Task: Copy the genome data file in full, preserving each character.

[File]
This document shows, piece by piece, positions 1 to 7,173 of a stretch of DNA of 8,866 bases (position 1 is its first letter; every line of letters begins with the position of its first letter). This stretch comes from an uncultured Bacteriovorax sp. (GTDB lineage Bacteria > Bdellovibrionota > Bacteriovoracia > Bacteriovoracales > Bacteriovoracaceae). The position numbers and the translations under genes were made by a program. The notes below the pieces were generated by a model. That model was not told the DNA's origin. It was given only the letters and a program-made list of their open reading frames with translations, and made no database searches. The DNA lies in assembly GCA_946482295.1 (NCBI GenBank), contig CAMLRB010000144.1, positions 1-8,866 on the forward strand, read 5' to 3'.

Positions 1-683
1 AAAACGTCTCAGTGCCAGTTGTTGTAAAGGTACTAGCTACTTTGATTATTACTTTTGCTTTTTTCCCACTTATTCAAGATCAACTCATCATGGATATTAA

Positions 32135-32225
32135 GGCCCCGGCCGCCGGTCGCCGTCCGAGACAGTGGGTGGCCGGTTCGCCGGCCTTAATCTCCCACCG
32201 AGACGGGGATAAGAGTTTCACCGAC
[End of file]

This document shows, piece by piece, positions 1 to 7,173 of a stretch of DNA of 8,866 bases (position 1 is its first letter; every line of letters begins with the position of its first letter). This stretch comes from an uncultured Bacteriovorax sp. (GTDB lineage Bacteria > Bdellovibrionota > Bacteriovoracia > Bacteriovoracales > Bacteriovoracaceae). The position numbers and the translations under genes were made by a program. The notes below the pieces were generated by a model. That model was not told the DNA's origin. It was given only the letters and a program-made list of their open reading frames with translations, and made no database searches. The DNA lies in assembly GCA_946482295.1 (NCBI GenBank), contig CAMLRB010000144.1, positions 1-8,866 on the forward strand, read 5' to 3'.

Positions 1-683
1 AAAACGTCTCAGTGCCAGTTGTTGTAAAGGTACTAGCTACTTTGATTATTACTTTTGCTTTTTTCCCACTTATTCAAGATCAACTCATCATGGATATTAA

Positions 32135-32225
32135 GGCCCCGGCCGCCGGTCGCCGTCCGAGACAGTGGGTGGCCGGTTCGCCGGCCTTAATCTCCCACCG
32201 AGACGGGGATAAGAGTTTCACCGAC